All posts by Ben

Article: The Butterfly Effect

Have you ever heard of the term “The Butterfly Effect?” The term was coined by Edward Lorenz a research meteorologist who designed a computer program to model the weather. He was able to reduce weather into several formulas that were able to be predicted.

Edward Lorenz

In 1961 Lorenz was busy and wanted to shortcut his weather models by starting ½ way through. He inputted the numbers but rounded them off in order to hurry this up.

The output, the simulated weather pattern or prediction was significantly different than his earlier printout.  He realized that rounding off the numbers made a significant difference. One one-thousandth or hundred thousandth made a huge difference. 

Or to relate it to the Butterfly effect—tiny changes brought by a butterfly flapping his wings in San Francisco has the power to transform the weather in New York.

Meteorologists doubt that a butterfly in California can truly affect the weather on the east coast BUT it is the recognition that little things affect big change. 

I am not here to talk about the weather, but the Butterfly Effect has some validity as it relates to humanity. 

Think about it. One man from a remote part of the planet preached love and peace and he changed the world. Jesus changed the world’s future with his message. Without Jesus, the world we live in would be completely different. Not just in mindset or belief but the things his followers accomplished in his name would also be erased or irrevocably different.

One person can make all the difference. 

Before the pandemic, I went to UNLV to hear Father Greg Boyle speak. Father Boyle founded Homeboy Industries which helps gang members in Los Angeles become more than they ever could be in a gang. Father Boyle’s work has transformed many, many lives including the city itself. 

The Butterfly Effect is real… at least as it relates to people. 

Believe it or not, you and I can make a difference too. 

If you worship with us on a regular basis at Community Lutheran Church communitylv.org, I have repeatedly cautioned those who worship there will be a “day after” the election. What we do right now will have a direct impact on November 4th

In a world of hate, I choose to be kind to individuals. I may stand against what they are for but I don’t need to hate them. 

I believe in love. I believe in Jesus. And I believe that those two things can change the world.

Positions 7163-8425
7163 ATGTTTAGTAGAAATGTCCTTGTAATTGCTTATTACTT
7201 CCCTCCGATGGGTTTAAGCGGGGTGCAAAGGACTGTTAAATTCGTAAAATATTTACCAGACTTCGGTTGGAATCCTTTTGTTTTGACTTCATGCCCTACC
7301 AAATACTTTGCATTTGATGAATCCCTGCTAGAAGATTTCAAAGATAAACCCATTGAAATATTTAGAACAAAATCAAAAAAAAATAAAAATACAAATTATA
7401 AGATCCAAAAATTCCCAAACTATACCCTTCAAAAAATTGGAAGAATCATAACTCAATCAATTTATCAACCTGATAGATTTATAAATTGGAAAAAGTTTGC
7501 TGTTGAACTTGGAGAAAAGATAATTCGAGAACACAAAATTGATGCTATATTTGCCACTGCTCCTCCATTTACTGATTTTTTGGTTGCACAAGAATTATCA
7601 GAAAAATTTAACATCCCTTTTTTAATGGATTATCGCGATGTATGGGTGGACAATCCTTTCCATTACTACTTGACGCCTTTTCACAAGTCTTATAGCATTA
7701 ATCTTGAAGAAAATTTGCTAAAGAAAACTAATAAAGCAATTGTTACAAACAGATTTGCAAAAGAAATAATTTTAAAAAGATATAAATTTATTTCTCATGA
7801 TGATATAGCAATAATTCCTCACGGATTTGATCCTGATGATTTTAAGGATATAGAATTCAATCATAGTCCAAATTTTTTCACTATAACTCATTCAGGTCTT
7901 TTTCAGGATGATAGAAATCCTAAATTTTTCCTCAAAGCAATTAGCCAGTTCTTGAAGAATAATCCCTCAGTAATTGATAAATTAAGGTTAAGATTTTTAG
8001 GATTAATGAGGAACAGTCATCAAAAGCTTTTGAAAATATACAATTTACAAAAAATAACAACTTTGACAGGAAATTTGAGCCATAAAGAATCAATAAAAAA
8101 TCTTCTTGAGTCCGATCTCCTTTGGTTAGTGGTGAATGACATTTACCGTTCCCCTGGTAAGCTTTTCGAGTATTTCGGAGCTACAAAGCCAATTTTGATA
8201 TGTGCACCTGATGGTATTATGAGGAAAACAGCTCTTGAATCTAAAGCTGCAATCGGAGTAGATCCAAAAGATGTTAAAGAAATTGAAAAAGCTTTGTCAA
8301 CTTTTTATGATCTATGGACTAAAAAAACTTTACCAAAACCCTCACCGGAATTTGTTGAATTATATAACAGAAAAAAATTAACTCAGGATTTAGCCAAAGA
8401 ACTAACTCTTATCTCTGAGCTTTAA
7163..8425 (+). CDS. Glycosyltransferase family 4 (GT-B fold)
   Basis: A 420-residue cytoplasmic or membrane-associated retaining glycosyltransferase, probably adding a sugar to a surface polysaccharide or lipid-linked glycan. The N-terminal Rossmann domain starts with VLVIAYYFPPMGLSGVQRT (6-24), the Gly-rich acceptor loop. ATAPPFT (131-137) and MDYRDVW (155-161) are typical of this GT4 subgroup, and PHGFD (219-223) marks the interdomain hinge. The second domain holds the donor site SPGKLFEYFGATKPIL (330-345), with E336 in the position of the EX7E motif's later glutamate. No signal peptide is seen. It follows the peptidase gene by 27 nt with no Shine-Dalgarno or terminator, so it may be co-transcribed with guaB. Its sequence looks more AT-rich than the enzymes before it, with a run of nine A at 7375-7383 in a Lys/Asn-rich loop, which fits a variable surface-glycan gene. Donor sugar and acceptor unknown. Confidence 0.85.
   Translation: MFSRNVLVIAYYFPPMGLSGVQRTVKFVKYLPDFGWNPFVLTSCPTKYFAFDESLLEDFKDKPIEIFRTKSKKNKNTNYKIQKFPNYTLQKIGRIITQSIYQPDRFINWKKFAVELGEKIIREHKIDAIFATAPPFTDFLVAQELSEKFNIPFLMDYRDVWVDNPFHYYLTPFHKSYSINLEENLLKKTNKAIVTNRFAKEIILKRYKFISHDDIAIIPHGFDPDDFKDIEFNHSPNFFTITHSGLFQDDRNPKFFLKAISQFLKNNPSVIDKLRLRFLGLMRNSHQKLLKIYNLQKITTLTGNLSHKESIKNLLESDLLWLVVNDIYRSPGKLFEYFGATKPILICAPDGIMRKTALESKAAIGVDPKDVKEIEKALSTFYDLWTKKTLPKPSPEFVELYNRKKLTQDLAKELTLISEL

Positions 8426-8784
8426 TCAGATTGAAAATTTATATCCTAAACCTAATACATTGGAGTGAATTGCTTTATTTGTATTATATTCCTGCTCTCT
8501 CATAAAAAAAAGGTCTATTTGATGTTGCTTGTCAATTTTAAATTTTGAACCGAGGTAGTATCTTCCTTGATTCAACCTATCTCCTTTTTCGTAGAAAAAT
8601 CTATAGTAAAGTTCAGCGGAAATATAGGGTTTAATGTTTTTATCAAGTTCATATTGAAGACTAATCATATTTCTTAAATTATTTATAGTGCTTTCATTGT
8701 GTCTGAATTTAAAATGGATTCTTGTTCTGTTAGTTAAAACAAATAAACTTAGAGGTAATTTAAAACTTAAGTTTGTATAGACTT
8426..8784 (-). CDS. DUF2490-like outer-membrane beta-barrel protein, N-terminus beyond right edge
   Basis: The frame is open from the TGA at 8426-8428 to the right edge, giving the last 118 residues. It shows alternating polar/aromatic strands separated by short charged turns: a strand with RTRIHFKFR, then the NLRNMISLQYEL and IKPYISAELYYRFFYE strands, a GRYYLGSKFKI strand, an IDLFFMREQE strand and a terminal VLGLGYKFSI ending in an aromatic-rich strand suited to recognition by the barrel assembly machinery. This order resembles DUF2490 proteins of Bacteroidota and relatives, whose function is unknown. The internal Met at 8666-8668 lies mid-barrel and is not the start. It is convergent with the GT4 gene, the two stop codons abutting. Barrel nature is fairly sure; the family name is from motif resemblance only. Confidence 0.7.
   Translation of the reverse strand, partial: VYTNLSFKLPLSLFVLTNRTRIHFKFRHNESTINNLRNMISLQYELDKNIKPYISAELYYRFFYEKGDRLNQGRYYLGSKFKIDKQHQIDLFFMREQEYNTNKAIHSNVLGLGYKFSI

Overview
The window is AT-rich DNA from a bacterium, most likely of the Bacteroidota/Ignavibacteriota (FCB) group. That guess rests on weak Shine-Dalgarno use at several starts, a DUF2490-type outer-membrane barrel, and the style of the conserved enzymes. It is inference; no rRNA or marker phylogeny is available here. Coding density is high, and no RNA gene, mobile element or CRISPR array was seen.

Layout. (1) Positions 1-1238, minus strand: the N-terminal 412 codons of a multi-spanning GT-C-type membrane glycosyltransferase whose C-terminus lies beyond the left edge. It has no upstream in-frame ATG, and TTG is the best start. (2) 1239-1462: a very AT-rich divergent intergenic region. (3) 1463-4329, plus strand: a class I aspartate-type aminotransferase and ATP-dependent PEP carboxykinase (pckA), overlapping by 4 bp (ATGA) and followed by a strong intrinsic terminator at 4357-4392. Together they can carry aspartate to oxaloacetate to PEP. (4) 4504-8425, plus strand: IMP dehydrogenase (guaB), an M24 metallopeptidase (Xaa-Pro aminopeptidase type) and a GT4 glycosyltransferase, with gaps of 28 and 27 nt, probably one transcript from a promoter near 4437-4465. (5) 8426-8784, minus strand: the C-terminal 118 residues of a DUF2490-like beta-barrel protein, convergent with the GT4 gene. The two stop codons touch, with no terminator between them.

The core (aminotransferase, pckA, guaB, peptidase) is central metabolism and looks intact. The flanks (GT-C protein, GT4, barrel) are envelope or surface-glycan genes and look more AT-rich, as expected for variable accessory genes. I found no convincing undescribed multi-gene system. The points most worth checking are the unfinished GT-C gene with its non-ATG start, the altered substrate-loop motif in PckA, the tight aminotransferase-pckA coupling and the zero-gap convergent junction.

God bless,
Pr. Ben

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Article: Press On!

Today I ran across a wonderful article by Dr. Aisha Ahmad. Aisha Ahmad is an Associate Professor of Political Science at the University of Toronto. She is currently a Senior Fellow at Massey College and a Fellow at Trinity College, and was formerly an International Security Fellow at the Belfer Center for Science and International Affairs at the Harvard Kennedy School. 

She takes the time to reflect the trauma of the past six months of the pandemic. I found this extremely helpful and wanted to share it with you.

Dr. Ahmad writes,

The 6-month mark in any sustained crisis is always difficult. We have all adjusted to this “new normal” but might now feel like we’re running out of steam. Yet, at best, we are only 1/3 the way through this marathon. How can we keep going? 

First, in my experience, this is a very normal time to struggle or slump. I *always* hit a wall 6 months into a tough assignment in a disaster zone. The desire to “get away” or “make it stop” is intense. I’ve done this many times and at 6 months, it’s like clockwork. 

This time, our crisis is global and there is nowhere to run. That’s OK. I’ve had to power through that 6-month hump before and there is life on the other side. Right now, it feels like we are looking ahead at long, dark wintery tunnel. But it’s not going to be like that. 

Rather, this is our next major adaptation phase. We’ve already re-learned how to do groceries, host meetings, and even teach classes. And we have found new ways to be happy and have fun. But as the days get shorter and colder, we need to be ready to innovate again. 

This is my first pandemic, but not my first 6-month wall. So, what can I share to help you? First, the wall is real and normal. And frankly, it’s not productive to try to ram your head through it. It will break naturally in about 4-6 weeks if you ride it out. 

Of course, there are things we have to do. Work. Teach. Cook. Exercise. But just don’t expect to be sparklingly happy or wildly creative in the middle of your wall. Right now, if you can meet your obligations and be kind to your loved ones, you get an A+.